52. “[This] gives evidence of the widespread influence and fundamental significance of the psalm in the passion tradition. It is difficult to conceive the passion narratives without allusions to Psalm 22. It is as difficult to explain allusions to the psalm as secondary.” Juel, Messianic Exegesis, 116.
53. For examples of scholarly discussion that see Christ’s statement as an allusion to the full text of Psalm 22, see Stephen P. Ahearne-Kroll, The Psalms of Lament in Mark’s Passion: Jesus’ Davidic Suffering, Society for New Testament Studies Monograph Series (Cambridge: Cambridge University Press, 2007), 118–48; Stephen P. Ahearne-Kroll, “Challenging the Divine: LXX Psalm 21 in the Passion Narrative of the Gospel of Mark,” in The Trial and Death of Jesus: Essays on the Passion Narrative in Mark, ed. Geert Van Oyen and Tom Shepherd (Leuven: Peeters, 2006), 119–70; Juel, Messianic Exegesis, 114; Beth LaNeel Tanner, The Book of Psalms through the Lens of Intertextuality, ed. Peter Lang, Studies in Biblical Literature, vol. 26 (New York: Studies in Biblical Literature, 2001), 80–82; E. Klostermann, Das Markusevangelium (Tübingen: J. C. B. Mohr, 1950), 166; Joseph Schmid, The Gospel according to Mark, trans. K. Conden (New York: Mercier Press, 1968), 295–96; and Vincent Taylor, The Gospel according to St. Mark (London: Macmillan, 1952), 593–94.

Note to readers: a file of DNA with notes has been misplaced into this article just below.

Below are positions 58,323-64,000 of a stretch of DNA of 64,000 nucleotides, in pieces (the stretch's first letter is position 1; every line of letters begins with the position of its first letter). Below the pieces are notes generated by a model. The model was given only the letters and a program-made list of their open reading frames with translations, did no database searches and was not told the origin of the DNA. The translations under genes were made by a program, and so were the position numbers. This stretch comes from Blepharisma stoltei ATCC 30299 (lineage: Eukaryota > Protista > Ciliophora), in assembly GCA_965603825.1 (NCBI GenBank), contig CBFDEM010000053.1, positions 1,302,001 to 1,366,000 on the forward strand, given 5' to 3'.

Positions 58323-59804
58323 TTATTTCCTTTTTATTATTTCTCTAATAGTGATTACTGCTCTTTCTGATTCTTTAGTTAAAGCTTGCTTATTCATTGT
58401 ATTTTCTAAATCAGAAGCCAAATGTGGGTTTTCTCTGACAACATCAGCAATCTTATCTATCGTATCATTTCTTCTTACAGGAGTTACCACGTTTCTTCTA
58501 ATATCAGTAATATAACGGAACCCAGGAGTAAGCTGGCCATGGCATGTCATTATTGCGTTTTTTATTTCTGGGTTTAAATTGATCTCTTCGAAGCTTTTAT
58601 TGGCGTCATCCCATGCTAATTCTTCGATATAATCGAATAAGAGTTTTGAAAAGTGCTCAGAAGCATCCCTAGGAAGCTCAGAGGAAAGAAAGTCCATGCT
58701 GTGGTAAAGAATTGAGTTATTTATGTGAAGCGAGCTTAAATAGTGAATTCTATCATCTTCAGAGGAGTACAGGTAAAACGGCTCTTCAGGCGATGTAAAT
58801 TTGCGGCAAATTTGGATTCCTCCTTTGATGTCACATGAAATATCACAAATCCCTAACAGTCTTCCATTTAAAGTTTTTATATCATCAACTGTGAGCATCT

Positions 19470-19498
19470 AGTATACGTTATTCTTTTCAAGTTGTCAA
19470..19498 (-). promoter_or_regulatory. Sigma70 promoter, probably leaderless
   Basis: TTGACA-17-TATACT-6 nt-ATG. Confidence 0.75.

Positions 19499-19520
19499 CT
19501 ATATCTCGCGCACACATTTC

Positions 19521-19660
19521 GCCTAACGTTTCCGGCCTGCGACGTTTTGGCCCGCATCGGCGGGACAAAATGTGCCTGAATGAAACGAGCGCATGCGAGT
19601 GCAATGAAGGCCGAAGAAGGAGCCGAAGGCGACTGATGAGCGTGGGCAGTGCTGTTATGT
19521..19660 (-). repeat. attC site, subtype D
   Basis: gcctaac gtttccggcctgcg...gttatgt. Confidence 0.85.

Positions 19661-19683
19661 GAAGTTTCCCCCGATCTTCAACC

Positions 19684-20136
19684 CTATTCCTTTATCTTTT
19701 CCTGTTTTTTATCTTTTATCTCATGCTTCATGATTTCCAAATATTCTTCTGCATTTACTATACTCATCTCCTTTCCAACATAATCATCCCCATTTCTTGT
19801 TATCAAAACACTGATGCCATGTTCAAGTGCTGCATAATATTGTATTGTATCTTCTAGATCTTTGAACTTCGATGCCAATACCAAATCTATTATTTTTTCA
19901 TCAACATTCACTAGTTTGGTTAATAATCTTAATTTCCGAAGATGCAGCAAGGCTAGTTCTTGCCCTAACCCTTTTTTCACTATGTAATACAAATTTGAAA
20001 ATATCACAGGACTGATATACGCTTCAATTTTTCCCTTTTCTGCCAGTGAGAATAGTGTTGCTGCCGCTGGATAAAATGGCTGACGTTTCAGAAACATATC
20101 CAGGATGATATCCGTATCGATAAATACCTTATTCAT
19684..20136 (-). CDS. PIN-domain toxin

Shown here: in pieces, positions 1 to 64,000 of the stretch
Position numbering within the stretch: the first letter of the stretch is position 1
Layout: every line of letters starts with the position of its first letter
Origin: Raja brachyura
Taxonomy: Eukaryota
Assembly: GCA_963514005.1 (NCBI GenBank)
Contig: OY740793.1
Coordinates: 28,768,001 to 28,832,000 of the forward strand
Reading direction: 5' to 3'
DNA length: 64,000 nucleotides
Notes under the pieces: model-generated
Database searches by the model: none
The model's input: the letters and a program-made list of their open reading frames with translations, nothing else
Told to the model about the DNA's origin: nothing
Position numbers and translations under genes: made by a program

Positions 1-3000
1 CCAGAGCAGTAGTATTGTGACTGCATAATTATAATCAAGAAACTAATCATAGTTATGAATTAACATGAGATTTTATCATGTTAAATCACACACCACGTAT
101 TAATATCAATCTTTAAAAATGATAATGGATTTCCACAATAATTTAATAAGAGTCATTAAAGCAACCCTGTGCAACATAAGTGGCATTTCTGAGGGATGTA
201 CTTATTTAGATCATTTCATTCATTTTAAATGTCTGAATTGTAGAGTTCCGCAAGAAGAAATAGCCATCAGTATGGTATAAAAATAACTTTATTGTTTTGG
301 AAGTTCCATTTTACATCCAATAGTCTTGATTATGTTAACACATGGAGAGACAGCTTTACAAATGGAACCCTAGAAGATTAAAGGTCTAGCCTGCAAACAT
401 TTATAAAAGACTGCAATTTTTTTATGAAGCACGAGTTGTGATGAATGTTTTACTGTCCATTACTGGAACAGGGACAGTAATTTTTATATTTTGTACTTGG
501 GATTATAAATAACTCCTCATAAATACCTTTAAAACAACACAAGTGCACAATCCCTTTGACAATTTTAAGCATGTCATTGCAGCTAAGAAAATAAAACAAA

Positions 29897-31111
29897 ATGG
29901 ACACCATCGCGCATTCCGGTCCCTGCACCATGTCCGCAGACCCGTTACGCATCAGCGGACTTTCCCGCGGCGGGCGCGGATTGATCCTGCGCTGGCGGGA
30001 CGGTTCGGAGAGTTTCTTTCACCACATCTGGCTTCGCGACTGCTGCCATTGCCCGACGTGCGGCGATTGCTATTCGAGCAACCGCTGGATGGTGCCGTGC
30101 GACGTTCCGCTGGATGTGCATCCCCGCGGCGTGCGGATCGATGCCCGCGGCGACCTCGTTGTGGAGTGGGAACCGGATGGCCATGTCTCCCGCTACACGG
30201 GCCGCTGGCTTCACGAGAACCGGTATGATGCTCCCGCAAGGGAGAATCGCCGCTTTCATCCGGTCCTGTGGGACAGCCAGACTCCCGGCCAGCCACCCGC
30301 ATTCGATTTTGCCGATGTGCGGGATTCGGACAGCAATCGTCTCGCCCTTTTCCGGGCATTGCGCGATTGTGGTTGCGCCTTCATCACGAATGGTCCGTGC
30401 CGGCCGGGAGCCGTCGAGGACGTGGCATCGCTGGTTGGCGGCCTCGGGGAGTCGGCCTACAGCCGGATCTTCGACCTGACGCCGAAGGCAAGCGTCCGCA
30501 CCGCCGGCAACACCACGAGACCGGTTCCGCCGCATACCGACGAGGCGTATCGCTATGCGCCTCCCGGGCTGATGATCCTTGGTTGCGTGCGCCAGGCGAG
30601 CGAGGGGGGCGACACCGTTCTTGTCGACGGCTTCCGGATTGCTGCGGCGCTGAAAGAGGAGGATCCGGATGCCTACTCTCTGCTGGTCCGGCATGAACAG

54. See footnote 50.
55. Adela Yarbro Collins, “The Appropriation of the Psalms of Individual Lament,” in The Scriptures in the Gospels, ed. C. M. Tuckett (Leuven: Leuven University Press, 1997), 223–41.
56. Tertullian, Against Marcion 3.19.5. See note 44 above.
57. See J. C. Basset, “Le Psaume 22 (LXX 21) et la croix chez les pères,” Revue d’histoire et de philosophie religieuses 54 (1974): 383–89.
58. See Midrash Tehillim 22:8, 22:1, and 22:17 for examples of these verses being attributed to David, Moses, and all of Israel, respectively.
59. Babylonian Talmud Megillah 15b adds some elements to the biblical story of Esther to emphasize her feelings of forsakenness (connected to Psalm 22:1) just prior to requesting the audience of King Ahaseurus (Esther 5:1–3). Esther’s success with Ahaseurus allows her to live when her death appeared almost certain. That victory over death in turn allowed her to successfully become a savior figure for the Jewish people. Esther’s final victory was prefigured by her quotation of Psalm 22:1, which pointed to the victorious conclusion of Psalm 22.